The risks highlighted by the committee include a more competitive landscape from countries with weaker food, animal welfare and environmental standards.
Mary Creagh, chair of the committee said: "Changes from Brexit could put our countryside, farming and wildlife at risk. The Government must not trade away these key protections as we leave the EU. It should also give clarity of any future farm subsidies."
The committee also wants Britain's wildlife and special places to be protected under a new Environmental Protection Act.
Stephanie Hilborne, chief executive of the Wildlife Trust welcomes the new report:
"It shows that politicians from all parties see the need for positive action for our natural environment as we approach Brexit."
The Future of Natural Environment After EU Referendum good news says Stephanie Hilborne, CE of Wildlife Trusts https://t.co/NcTnbvquuH— Lancs Wildlife Trust (@Lancswildlife) January 4, 2017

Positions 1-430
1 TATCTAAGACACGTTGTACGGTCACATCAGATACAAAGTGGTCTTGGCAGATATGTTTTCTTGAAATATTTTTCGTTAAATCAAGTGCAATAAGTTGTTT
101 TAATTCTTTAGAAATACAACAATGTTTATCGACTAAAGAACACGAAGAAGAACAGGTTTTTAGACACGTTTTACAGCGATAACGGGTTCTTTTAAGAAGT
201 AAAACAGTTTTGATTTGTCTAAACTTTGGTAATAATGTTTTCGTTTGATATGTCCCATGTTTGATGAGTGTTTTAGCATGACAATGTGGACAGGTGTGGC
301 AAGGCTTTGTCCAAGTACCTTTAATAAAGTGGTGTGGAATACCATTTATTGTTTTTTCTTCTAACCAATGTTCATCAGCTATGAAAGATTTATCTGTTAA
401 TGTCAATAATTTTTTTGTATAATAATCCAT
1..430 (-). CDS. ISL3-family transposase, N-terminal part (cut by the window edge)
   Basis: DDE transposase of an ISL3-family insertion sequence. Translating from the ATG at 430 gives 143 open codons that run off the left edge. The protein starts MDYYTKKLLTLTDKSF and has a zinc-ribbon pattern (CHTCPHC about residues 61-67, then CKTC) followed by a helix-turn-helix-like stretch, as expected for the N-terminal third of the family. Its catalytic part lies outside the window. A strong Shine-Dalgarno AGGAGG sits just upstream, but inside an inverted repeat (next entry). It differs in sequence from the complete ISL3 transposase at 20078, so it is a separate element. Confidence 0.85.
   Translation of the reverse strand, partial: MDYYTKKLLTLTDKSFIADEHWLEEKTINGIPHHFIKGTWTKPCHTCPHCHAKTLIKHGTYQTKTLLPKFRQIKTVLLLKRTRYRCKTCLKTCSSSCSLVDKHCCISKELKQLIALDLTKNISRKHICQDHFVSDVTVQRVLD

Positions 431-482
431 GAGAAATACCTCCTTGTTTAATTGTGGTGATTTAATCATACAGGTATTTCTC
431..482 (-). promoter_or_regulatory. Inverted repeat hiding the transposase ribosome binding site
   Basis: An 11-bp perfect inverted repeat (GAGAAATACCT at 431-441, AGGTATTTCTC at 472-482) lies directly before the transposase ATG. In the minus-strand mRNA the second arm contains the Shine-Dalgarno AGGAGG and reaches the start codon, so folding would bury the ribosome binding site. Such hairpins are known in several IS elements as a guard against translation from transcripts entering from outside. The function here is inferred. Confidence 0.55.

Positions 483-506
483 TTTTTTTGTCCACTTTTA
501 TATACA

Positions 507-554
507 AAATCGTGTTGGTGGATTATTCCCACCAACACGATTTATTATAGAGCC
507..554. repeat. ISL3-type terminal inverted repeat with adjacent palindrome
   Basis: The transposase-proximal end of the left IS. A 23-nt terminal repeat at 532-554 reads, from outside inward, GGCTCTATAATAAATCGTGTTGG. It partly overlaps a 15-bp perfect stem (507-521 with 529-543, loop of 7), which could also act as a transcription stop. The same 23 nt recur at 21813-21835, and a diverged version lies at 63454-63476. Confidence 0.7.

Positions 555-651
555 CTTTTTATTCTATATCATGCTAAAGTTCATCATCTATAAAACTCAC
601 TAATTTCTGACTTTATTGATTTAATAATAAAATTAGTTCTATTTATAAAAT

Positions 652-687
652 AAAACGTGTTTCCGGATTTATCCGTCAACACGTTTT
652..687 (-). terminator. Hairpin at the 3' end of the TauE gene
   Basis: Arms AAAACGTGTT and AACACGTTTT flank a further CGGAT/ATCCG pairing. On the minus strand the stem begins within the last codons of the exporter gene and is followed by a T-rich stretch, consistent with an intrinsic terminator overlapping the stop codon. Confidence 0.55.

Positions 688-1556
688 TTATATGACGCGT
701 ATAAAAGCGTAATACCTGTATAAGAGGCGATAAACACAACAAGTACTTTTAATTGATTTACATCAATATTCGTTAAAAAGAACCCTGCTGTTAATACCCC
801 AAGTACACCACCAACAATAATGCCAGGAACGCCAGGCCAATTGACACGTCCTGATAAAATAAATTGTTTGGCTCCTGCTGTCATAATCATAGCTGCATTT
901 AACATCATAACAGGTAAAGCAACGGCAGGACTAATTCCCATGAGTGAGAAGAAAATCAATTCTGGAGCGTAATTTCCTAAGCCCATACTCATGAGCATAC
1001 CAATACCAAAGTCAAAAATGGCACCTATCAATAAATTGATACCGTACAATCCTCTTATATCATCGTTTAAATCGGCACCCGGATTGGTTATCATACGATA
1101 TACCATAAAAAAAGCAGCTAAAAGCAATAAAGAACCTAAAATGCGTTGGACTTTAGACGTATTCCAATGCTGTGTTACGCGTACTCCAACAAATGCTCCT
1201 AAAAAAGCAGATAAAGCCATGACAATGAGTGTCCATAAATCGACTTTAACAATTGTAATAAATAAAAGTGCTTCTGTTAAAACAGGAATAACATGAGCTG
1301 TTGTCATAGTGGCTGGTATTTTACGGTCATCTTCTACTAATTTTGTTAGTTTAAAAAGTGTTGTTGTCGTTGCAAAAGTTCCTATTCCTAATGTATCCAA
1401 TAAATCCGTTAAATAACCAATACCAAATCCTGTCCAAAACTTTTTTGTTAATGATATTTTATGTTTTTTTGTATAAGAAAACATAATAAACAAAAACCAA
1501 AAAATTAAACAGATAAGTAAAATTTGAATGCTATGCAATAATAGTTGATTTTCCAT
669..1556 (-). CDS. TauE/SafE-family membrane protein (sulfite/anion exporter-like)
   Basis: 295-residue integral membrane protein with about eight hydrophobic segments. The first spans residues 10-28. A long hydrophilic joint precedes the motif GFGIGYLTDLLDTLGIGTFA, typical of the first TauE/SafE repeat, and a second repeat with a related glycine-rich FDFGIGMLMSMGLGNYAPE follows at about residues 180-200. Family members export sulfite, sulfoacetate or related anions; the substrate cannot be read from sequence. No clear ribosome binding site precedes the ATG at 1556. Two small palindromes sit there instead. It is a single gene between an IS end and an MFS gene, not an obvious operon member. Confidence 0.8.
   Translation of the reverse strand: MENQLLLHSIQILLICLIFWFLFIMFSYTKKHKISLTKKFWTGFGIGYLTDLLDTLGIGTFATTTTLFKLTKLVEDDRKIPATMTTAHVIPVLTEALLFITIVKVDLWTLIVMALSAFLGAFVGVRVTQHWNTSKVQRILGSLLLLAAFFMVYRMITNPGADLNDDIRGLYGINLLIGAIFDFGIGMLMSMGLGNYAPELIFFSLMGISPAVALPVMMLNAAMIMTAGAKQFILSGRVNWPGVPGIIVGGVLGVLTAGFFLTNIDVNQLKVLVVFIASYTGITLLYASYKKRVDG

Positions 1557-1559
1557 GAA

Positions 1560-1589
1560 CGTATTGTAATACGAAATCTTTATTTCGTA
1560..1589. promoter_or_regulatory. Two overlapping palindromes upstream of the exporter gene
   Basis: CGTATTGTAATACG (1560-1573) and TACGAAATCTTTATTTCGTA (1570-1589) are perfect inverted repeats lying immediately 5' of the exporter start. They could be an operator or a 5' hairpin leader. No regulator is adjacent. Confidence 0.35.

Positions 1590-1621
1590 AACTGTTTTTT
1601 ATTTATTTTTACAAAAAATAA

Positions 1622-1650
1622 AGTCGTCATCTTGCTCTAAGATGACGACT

"Eighty percent of our environmental laws are tied in with the EU so preserving and improving them during and after Brexit is critical," Stephanie Hilborne said.
Food and farming frequently made an appearance during Brexit debates at the end of 2016, with the farmers, food suppliers, businesses and supermarkets all signing a joint letter to the government requesting protection during — and after Brexit.
The letter stated that a hard Brexit could put UK food supplies at risk.
Responding to the more recent concerns cited by Environment Audit Committee, a spokesperson for the government said:
"The UK has a long history of wildlife and environmental protection and we are committed to safeguarding and improving these, securing the best deal for Britain as we leave the EU."